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I have used several Linux distributions (Arch, Debian, Ubuntu) over the years and I would consider myself not an expert but certainly an experienced user. It happened now for the 3rd time that I was travelling and had major trouble getting my wifi to work whereas my girlfriend who is using Mac didn't even have the slightest trouble. For example, the most recent issue was that my laptop has a Intel Ultimate-N 6300 and the linux driver leads to trouble with some wifi connections (modprobe iwlwifi 11n_disable=1 did the job), however at home it works flawless!

Since this was extremely inconvenient and I sometimes rely on internet access for my job I guess my question is: is there a way to ensure such things do not happen or have a at least a backup for the worst case scenario?

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You can make the modprobe options persistent by setting it in /etc/modprobe.d/<somefile>. – jordanm Jan 18 '13 at 3:43
up vote 3 down vote accepted

Simple answer: you really can't. There will always be cases when the wireless subsystem may fail (for example because of misconfiguration f the network).

You can minimize the chance by thoroughly researching what hardware seems to have the best support (IMHO those with drivers open sourced or even maintained by the manufacturer have a bit of advantage). Note that Apple really only has one hardware configuration ("any color you like as long as it is black") which minimizes troubles with having to deal with various drivers.

3G/4G mobile broadband might be viable solution for backup (depending on your location) - the infrastructure you are connecting to is usually much better organized and redundant than a small WLAN and the connection as such can be abstracted by the AT commands.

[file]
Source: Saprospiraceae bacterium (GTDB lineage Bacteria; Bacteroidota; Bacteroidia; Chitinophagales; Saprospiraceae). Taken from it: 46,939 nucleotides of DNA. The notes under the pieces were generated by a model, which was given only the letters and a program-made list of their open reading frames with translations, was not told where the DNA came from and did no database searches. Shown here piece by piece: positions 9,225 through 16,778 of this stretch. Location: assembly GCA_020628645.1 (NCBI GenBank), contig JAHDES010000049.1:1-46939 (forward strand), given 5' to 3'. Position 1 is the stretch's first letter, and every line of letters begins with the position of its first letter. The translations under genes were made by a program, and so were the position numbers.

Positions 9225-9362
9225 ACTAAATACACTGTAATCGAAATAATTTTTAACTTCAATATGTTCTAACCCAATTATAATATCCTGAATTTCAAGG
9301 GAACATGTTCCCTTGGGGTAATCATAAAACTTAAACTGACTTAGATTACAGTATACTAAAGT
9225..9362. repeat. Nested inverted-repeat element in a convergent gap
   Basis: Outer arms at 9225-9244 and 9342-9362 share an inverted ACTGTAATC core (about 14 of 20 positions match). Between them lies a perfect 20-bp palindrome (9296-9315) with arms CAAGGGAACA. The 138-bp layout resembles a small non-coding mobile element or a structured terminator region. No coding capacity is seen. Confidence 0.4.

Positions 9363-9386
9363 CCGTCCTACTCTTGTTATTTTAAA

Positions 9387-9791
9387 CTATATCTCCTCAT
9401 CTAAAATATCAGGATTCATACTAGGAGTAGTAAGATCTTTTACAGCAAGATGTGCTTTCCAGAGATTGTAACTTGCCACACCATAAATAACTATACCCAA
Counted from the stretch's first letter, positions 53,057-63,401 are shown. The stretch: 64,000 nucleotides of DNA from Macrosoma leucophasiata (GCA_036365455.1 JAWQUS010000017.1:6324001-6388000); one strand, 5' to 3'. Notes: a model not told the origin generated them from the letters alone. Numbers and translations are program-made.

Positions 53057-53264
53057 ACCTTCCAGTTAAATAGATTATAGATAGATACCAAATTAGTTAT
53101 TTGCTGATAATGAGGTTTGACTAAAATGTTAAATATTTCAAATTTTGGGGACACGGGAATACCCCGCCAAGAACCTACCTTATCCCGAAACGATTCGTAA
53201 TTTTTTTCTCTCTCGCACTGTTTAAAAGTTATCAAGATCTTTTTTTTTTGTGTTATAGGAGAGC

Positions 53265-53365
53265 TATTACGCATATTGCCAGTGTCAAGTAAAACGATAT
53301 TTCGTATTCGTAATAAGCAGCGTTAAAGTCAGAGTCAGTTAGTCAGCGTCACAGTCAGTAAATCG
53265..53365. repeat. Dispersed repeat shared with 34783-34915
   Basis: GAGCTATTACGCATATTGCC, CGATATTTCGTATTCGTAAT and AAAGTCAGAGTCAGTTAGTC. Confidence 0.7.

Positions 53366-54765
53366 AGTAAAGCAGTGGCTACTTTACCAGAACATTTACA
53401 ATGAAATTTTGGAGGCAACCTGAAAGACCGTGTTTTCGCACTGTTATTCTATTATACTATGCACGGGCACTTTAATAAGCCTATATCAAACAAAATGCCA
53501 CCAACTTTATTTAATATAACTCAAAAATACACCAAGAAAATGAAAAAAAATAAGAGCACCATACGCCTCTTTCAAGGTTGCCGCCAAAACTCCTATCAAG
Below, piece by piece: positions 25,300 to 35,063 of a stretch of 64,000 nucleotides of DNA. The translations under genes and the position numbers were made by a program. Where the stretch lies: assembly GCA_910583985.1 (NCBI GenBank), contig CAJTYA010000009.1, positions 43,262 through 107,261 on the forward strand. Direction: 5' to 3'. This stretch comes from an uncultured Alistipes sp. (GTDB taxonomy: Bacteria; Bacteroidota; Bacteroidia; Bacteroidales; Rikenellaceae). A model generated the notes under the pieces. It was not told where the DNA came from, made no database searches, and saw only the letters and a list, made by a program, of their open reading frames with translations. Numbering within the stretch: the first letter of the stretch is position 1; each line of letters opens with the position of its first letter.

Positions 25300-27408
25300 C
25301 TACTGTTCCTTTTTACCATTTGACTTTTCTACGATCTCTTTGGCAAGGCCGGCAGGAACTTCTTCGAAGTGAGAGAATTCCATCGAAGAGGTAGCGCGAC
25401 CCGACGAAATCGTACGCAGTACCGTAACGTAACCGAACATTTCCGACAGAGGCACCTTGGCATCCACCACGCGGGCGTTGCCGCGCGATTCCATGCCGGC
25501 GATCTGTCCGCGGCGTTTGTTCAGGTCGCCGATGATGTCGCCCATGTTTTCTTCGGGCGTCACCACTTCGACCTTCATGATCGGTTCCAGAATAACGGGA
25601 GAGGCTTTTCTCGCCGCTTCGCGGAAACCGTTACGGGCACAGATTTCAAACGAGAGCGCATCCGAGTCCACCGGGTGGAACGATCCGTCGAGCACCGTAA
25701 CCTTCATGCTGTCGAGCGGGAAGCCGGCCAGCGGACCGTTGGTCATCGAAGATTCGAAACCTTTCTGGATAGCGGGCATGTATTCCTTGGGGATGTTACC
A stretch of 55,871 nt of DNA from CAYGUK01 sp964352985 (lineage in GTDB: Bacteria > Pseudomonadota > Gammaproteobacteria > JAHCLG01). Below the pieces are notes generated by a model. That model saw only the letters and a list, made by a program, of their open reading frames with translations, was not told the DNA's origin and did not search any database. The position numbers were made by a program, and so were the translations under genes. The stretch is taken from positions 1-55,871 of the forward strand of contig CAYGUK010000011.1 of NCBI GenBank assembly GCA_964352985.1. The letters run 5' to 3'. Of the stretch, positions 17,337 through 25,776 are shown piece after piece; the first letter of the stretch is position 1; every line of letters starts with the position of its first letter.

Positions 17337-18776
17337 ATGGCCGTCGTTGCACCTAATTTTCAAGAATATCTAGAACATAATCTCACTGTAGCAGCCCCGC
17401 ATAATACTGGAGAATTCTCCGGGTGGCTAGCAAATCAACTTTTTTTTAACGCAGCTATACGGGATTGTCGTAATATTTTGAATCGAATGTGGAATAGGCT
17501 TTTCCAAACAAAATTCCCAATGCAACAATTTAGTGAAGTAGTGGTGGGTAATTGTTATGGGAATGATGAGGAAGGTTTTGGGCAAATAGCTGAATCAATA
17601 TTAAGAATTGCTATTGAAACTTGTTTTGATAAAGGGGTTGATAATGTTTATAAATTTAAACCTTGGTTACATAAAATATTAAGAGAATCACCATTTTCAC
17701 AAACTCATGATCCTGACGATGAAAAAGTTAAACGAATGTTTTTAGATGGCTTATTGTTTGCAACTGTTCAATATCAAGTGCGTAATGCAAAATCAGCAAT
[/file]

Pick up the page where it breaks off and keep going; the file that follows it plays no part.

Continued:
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Thanks for the answer - I was actually afraid I'd hear something along these lines. It's just annoying that everything else works perfect but when it comes to this, my friends who are stuck with windows or mac never have such issues. – john Jan 19 '13 at 10:33
I don't know how many of these issues you experience (i.e. how annoying it gets), but in the end it's the price you pay for having open-source software that is available for free (as in both beer and freedom) and able to run on a bleeding edge hardware. It is also usually updated more often (than proprietary sw), so it may happen that in let's say a year you won't see the issues. – peterph Jan 19 '13 at 21:26
Yeah, but the annoying thing is just that everything else is perfect and when I'm at home it's of course not an issue to look for a fix. However, the worst case scenario is that I travel and then the roaming doesn't work etc. Maybe I just get some other distros on a usb stick in live edition which at least increases the chance to get a working driver etc. – john Jan 20 '13 at 22:45
Another option is to use an enterprise distribution (SUSE or RedHat or Ubuntu) which would give you access to the technical support - however you'd have to check whether the WI-FI stack is officially supported. I'd expect it to be, since some hw vendors bundle Linux with their machines and they do some testing on it, before releasing it into the wild. – peterph Jan 21 '13 at 13:24

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